Whoever wins the forthcoming election will have some unfinished business on health policy to attend to, even if it is possible to declare victory over waiting lists.

A change from 18 months to 18 weeks, however it has been achieved, is a notable achievement.

Could more have been bought for the money? Almost certainly, but nobody knows how much more

And it is hard now to think of an NHS without, say, NHS Direct, targets (sorry, standards) for major diseases, clinical governance, a single cash limited budget for primary care trusts, or the National Institute for Health and Clinical Excellence to set standards and judge cost-effectiveness. They were all introduced by the 1997 white paper The New NHS. The tariff and foundation trusts are also regarded as part of the furniture, although the former needs development and a significant number of trusts have not yet achieved foundation status.

Regulation was also a new kid on the block in 1997 with The New NHS’s proposal to establish the Commission for Health Improvement. Since then, regulation and the regulators have had a bumpy ride. Four incarnations later we have the Care Quality Commission. They included the National Care Standards Commission, abolished in less than three weeks. And following the Department of Health’s present review of arm’s length bodies there may be another version on the horizon.

The first change from Commission for Health Improvement to the Healthcare Commission came in response to the Bristol Inquiry. Delivering the NHS Plan in 2002 cited the need for clearer accountability and the fragmented and burdensome existing arrangements as the reasons for the change. But I think the essence of the problem was that ministers wanted to enforce a set of standards, not focus on improvement.

The change to the Care Quality Commission, with its emphasis on registration of all NHS bodies, is the final step in that direction. But there is uncertainty about what the impact of registration will be and still some confusion about which bodies set standards and for what purposes; and an unanswered question about whether the regulators can spot the signs of failure before the catastrophe happens.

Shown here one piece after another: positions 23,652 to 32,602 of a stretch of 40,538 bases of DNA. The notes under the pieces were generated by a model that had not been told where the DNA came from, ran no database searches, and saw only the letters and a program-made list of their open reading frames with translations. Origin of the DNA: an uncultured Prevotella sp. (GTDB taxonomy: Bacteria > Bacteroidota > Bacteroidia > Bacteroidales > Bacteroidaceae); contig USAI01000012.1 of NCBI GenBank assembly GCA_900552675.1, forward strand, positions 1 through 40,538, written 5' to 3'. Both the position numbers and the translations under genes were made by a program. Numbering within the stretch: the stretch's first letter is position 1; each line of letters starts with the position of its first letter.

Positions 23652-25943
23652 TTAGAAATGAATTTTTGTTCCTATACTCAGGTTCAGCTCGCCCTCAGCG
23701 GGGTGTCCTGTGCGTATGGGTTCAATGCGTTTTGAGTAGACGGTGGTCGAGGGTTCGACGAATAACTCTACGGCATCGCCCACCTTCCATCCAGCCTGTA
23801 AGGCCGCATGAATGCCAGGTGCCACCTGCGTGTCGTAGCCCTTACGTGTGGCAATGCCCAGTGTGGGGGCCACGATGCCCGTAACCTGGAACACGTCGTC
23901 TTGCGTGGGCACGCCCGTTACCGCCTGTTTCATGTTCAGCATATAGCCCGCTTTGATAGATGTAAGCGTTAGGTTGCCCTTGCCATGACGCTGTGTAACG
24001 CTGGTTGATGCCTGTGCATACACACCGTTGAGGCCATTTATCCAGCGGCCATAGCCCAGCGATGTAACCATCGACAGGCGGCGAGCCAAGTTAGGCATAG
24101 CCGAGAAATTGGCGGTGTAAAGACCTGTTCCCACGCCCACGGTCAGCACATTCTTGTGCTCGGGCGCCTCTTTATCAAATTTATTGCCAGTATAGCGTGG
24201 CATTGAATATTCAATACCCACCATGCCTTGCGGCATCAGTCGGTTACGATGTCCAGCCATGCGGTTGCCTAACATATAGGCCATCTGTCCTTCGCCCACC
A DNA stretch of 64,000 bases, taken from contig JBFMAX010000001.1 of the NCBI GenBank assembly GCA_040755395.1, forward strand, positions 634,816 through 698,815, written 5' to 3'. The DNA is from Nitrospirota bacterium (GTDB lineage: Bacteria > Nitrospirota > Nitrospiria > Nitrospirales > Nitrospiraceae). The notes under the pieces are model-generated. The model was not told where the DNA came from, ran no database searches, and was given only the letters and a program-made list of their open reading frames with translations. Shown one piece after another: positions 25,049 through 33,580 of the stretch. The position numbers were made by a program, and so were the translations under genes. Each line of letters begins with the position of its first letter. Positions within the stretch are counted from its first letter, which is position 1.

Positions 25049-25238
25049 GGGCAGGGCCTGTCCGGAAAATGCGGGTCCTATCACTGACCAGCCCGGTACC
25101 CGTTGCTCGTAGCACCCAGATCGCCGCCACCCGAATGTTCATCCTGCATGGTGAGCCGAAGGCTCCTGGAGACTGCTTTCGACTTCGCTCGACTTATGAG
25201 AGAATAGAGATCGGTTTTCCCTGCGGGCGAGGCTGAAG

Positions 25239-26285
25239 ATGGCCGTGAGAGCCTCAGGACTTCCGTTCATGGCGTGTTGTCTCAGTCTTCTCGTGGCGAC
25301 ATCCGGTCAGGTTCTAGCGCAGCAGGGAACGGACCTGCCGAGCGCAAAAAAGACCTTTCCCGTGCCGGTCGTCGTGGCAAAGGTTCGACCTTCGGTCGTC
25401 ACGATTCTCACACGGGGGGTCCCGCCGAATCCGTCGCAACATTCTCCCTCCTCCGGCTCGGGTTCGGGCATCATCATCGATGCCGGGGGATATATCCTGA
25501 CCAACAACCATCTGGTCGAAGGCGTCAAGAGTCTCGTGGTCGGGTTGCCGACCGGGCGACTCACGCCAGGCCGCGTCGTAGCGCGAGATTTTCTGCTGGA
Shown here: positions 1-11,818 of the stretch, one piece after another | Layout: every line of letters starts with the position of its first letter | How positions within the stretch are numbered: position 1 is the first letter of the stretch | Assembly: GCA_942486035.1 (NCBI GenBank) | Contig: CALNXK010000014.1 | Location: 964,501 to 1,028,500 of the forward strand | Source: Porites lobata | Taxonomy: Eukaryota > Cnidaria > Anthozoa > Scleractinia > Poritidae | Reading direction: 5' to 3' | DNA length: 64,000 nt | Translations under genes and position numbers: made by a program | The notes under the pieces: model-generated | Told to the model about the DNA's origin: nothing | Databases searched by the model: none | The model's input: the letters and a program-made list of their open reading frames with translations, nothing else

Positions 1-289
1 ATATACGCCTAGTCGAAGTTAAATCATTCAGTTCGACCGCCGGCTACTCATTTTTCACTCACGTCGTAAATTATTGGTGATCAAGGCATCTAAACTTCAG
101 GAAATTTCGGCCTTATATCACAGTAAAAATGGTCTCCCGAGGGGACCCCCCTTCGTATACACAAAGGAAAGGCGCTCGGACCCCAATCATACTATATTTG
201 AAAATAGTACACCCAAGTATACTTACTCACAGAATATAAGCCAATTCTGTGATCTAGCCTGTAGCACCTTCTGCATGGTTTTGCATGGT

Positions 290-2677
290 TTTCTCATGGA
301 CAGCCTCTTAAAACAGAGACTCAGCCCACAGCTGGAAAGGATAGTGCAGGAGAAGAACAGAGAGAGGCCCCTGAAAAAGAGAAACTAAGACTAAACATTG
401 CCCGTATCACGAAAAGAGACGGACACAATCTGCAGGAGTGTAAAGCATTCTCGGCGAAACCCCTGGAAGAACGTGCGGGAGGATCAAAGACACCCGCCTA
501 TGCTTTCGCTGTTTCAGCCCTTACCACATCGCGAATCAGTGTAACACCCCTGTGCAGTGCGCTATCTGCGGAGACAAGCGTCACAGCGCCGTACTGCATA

The ups and downs of regulation have been part of a trend to reduce ministers’ direct involvement in managing the service. Setting quality standards and assessing performance against them has become non-ministerial business. Other areas have followed - foundation trusts, Monitor, developing NHS Employers to take responsibility for contract negotiations, the Appointments Commission, independent advice on reconfiguration proposals.

System alignment

Criticisms have been made about top-down control through targets and performance management but many of the institutional arrangements have emphasised devolution and limited ministers’ powers. Managing the NHS has become much more complicated since 1997. “System alignment” is the jargon used to describe ensuring all parts of the NHS move together in the same direction. It is what will be needed to address some long standing issues.

Productivity is the most important. Without improved productivity there will be little money to reinvest. It has been the service’s Achilles heel.

The story of the last decade is the growth in spending started by Tony Blair’s commitment to reach average EU levels. NHS spending has grown from about £35bn in 1997 to a planned £103bn in 2009-10 - a little less than doubling in real terms. Staff have of course been the main direct beneficiaries in both pay and numbers - not surprising given healthcare is a “hands-on” industry. And services have undoubtedly improved, as the deluge of statistics, reports and performance ratings prove.

The big question will always be whether the spending gave good value for money. Efficiency and quality have been linked from the start. Delivering the NHS Plan made improving productivity a specific aim, to make the most of the extra funds and capacity building started by the NHS Plan. Payment by results was introduced specifically to increase activity to reduce waiting lists and was at first only to apply to elective care. In 2002 productivity was expected to increase by 2 per cent a year, 1 per cent cost and 1 per cent quality, matching the trend in the wider economy.